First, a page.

[Skip to Content]
[Skip to Content Landing]
May 7, 1960


JAMA. 1960;173(1):61. doi:10.1001/jama.1960.03020190063018

Six years ago Cole, Packard, and Southwick1 reported finding cancer cells in fluid perfused through the artery and collected from the vein of a cancerous segment of colon removed at operation. Other investigators have reported finding cancer cells in the circulating blood. In a recent study2 of 328 patients with malignant disease, cancer cells were found in the peripheral blood in 23% of the "curable" cases and in 33% of the "incurable" cases, in some before, in some during, and in some after operation.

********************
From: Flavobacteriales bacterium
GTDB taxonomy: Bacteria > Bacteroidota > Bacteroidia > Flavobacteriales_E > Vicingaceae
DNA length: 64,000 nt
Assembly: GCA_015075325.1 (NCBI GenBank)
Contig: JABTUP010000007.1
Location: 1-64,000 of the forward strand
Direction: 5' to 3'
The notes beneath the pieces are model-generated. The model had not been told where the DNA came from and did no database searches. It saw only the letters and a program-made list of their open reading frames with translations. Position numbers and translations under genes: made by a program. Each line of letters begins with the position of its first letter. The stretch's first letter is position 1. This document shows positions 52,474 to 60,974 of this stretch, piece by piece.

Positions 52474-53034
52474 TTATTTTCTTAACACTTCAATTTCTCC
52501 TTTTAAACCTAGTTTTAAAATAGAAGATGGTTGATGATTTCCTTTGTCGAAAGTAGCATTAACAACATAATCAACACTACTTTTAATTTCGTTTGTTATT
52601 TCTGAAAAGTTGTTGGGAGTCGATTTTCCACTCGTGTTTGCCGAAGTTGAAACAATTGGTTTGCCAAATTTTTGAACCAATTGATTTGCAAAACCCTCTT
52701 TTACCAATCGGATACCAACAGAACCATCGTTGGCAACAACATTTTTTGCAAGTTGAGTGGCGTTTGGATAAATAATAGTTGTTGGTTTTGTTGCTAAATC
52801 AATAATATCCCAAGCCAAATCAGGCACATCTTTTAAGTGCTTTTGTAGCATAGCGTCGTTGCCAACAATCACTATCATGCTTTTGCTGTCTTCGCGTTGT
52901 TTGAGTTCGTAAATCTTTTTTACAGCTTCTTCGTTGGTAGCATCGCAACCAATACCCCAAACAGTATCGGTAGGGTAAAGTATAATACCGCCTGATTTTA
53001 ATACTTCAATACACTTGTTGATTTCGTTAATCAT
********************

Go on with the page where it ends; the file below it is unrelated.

These investigators saw showers of cancer cells in blood specimens in some cases incident to manipulation of the tumor by such means as pelvic physical examination, dilation and curettage, preparation of the skin prior to operation for cancer of the breast, application of a pedicle clamp, and dissection about the tumor.

Moore, Sandberg, and Watne3 recently reported a study of 179 patients with

First Page Preview View Large
First page PDF preview
First page PDF preview